One of the greatest challenges to Gandhi's quest for Truth, which he said is his God, and Non-Violence, which he said, is the means of realizing Him, came from communalism and the communal divide in the sub-continent.   When Partition only served to entrench feelings of hatred, Gandhi said it was a tragedy that religion meant nothing more than adherence to a sense of superiority and inferiority.   To him, it was a travesty of true religion to consider one's own religion as superior, and others as inferior.   He thundered: Religions are not meant for separating men from one another; they are meant to bind them.  And when he found no one listening to him, he warned his countrymen that a religion couldn't be sustained by its lip-followers denying in their lives, its basic tenets.  It was a sad Gandhi, who made the observation: True religion being the greatest thing in life, it has been exploited the most.

With the neo-liberal mantra of globalization focussing worldwide attention on the worship of Mammon, it almost appeared that the real Gods had been displaced from their pedestals.   When Samuel Huntington predicted a Clash of Civilizations,between Christianity and Islam, because of inherent contradictions and conflicts of interest, nobody took him seriously.  But September 11th 2001, and the events of February 2002 in Gujarat, brought home the ghastly reality of contemporary religion. That, far from being a unifying and binding force, religion had actually succeeded in dividing peoples so irreparably, that 'crusades', genocide and ethnic cleansing have become the order of the day.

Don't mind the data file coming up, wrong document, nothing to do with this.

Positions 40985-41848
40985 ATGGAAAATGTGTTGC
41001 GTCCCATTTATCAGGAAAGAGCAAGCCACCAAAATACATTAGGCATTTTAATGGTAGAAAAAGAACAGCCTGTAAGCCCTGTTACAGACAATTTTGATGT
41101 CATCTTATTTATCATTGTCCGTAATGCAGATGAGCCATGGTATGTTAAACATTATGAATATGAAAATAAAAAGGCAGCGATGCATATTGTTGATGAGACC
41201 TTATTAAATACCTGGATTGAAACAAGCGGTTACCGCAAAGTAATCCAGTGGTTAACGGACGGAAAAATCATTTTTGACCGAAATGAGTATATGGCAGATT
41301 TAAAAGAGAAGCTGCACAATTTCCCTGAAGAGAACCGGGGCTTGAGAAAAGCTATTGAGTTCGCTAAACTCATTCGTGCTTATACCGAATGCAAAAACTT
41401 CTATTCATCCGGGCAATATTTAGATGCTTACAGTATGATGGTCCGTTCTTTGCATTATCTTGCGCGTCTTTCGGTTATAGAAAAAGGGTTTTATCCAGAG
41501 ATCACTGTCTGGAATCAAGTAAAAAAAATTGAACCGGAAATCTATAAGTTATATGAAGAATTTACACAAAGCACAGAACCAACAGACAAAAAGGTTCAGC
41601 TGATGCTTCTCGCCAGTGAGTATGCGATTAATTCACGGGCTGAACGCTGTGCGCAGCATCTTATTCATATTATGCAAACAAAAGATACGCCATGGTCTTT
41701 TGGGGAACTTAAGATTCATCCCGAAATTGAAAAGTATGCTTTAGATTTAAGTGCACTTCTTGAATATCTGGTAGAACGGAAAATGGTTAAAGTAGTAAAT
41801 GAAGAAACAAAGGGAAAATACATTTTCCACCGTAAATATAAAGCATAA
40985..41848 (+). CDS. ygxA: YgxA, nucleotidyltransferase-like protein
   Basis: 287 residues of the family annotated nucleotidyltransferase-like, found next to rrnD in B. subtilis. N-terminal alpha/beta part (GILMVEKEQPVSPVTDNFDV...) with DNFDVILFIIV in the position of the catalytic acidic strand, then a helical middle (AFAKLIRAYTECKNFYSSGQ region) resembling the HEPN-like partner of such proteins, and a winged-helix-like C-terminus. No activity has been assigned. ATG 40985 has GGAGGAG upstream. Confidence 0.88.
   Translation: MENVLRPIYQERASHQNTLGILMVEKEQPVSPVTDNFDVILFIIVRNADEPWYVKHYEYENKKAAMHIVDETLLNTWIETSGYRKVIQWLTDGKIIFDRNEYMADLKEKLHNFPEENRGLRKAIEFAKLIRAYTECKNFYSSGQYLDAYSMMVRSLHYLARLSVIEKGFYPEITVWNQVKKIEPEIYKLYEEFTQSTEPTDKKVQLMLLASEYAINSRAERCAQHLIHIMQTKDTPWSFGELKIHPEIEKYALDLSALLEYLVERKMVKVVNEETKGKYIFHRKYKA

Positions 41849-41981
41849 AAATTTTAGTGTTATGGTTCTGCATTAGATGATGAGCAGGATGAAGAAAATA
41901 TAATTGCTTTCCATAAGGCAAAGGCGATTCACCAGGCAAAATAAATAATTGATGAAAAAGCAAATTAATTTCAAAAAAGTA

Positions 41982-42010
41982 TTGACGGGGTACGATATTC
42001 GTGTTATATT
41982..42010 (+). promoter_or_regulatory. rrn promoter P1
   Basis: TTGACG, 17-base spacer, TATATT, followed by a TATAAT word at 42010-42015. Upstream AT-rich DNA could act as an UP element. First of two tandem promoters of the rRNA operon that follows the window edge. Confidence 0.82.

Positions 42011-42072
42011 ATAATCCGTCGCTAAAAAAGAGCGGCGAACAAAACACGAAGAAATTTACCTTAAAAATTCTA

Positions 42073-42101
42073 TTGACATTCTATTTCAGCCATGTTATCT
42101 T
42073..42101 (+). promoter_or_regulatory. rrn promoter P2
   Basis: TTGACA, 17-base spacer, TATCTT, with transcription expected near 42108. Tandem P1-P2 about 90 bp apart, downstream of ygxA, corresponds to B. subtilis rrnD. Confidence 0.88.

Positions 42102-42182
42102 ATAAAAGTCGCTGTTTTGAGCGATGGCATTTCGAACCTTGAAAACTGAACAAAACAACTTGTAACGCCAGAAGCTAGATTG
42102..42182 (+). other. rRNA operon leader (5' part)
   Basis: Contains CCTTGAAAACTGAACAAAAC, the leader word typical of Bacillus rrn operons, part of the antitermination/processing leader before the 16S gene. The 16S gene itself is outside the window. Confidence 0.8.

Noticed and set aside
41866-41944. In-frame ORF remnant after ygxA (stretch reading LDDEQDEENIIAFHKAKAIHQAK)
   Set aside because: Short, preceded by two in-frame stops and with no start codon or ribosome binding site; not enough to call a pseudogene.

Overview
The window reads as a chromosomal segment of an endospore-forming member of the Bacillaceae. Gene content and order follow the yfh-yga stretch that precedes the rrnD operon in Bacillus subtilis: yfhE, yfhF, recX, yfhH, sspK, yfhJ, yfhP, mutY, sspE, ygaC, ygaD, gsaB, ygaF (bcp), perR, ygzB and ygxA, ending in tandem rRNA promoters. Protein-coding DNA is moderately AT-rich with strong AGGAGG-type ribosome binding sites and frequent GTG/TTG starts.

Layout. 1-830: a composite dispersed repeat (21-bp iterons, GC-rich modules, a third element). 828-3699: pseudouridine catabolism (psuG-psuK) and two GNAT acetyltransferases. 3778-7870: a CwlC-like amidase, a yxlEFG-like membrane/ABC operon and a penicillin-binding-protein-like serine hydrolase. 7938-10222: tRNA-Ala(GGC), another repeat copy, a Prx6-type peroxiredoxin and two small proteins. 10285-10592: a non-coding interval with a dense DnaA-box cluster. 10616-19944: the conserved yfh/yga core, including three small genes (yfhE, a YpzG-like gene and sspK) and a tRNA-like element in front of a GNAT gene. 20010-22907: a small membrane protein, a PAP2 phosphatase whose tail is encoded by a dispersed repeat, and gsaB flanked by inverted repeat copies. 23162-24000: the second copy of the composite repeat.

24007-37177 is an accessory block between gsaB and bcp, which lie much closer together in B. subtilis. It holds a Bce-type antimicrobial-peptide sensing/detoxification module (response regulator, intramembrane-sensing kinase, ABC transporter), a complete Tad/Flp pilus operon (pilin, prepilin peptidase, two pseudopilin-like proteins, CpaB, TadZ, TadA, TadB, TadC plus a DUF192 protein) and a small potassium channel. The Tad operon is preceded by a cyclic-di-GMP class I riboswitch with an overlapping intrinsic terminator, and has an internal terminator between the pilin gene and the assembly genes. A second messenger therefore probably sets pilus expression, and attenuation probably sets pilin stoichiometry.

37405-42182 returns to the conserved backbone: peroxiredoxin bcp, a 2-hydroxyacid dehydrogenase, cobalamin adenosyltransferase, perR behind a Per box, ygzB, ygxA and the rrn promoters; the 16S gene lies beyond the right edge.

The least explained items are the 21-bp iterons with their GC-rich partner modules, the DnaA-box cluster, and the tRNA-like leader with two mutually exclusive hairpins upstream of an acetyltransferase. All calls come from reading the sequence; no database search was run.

The defining characteristics of religion, at the end of the old millennium, may be briefly stated as follows:

  1. Deep religious animosities amongst the adherents of different religions;

  2. Religion being exploited for political purposes, both by politicians and by religious leaders, for the promotion of selfish interests;

  3. Tensions in theocratic states, through discrimination against their minorities;